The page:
US offers hurricane aid to Cubans amid power outages

US offers hurricane aid to Cubans amid power outages

MIAMI >> The United States announced on Tuesday that it has offered essential emergency humanitarian assistance to the Cuban people to recover from the devastation caused by Hurricane Ian, an unusual but not unprecedented move after years of bilateral tensions.

The aid includes $2 million in groceries and supplies that will be delivered through independent non-governmental organizations that have experience and are already working on the island directly with affected populations, a senior official from the agency said. the administration who asked to remain anonymous in accordance with government policies.

“We are responding to a disaster by working with our international humanitarian aid partners to deliver essential aid directly to those who need it most,” she said in a phone interview with The Associated Press before the official announcement. “We stand with the Cuban people and will continue to seek ways to improve their political and economic well-being.”

Emergency aid will be provided through “trusted international partners”, such as the Red Cross, through the United States Agency for International Development, or USAID.

The announcement comes after Ian hit the western part of the island in late September, causing extensive damage to its power grid. The hurricane left large swaths of Cuba with power cuts, fueling discontent on the Caribbean island, especially in rural areas where power cuts are worst.

Cuba was already facing a deep energy crisis and economic turmoil before Ian, especially after a fire in August devastated an oil field 97 kilometers from Havana that was a vital source of energy.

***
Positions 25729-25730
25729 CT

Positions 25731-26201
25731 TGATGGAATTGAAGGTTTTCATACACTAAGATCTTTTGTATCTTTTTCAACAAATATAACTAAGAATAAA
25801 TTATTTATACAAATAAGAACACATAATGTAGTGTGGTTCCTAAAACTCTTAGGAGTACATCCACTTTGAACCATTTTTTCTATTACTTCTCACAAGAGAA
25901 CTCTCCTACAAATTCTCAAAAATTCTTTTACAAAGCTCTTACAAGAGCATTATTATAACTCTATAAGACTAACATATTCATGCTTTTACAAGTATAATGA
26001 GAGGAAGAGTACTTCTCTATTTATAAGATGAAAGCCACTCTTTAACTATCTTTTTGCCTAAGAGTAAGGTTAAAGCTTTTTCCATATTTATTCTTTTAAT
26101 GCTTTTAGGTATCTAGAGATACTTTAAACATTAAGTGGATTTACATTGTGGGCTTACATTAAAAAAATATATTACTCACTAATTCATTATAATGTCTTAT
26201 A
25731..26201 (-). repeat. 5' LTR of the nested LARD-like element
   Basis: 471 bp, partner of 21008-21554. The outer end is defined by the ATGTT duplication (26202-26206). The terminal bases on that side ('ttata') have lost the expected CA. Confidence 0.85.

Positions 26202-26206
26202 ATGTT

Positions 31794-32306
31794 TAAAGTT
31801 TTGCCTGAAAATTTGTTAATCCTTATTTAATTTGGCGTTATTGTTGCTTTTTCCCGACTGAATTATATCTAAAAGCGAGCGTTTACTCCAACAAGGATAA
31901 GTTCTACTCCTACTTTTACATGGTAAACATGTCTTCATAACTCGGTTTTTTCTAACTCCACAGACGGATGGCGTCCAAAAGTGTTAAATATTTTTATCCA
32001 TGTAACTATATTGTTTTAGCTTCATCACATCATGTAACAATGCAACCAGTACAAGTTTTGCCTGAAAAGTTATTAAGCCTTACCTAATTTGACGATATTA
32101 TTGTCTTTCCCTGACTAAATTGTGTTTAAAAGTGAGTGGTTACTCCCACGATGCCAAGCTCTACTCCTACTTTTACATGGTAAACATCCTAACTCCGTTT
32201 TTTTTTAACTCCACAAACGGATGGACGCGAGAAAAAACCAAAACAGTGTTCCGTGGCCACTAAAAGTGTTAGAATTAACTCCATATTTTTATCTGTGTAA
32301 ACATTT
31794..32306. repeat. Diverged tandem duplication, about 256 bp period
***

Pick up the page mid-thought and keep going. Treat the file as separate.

The protests sparked by the power cuts are the largest since mass protests in 2021 sparked by similar issues. Detentions of protesters by Cuban authorities have repeatedly prompted human rights complaints from international observers, including the United States

While the two countries have long had a strained relationship, Cuban Foreign Minister Bruno Rodríguez expressed his gratitude for the Biden administration’s offer immediately after the announcement and confirmed that it would go through the International Federation of Red Cross and Red Crescent Societies.

Rodríguez said on his Twitter account that the aid will help recovery efforts and support those affected by Hurricane Ian.

After the storm, US officials spoke with authorities on the island to find out what their needs were and how they could help, the official said in an interview with AP. The aid, however, will not go to the Cuban government, but directly to the people, she said. She said that during the conversations, the administration learned that the biggest needs were for shelter restoration and food.

On some occasions, Cuban authorities have accused the United States of approving aid to NGOs that serve as a front for Cuban dissidents in Florida, which they say appropriated the money.

This is not the first time the US government has provided humanitarian aid to Cuba following natural disasters. He did so in 2008, in the aftermath of Hurricane Gustav; and from 2004 to 2006, following hurricanes Charley, Dennis and Wilma.

The current decision represents a small step in thawing the frosty relations between the two nations.

For more than six decades, the United States has imposed various levels of embargo on Cuba. Under the Obama administration, these restrictions were relaxed but returned to full effect under the Trump administration. While President Joe Biden has made efforts to ease some of the measures — like travel and remittances to bring families together — he has left many Trump-era restrictions in place, which have significantly affected the economy. Cuban. The administration also announced it would resume visa services after previously closing the embassy following a series of health incidents.

The full embargo can only be lifted with the authorization of the US Congress, and the official said the aid will comply with US laws and regulations.

The official said the United States would pursue its demands for the release of political prisoners and respect for human rights on the island.

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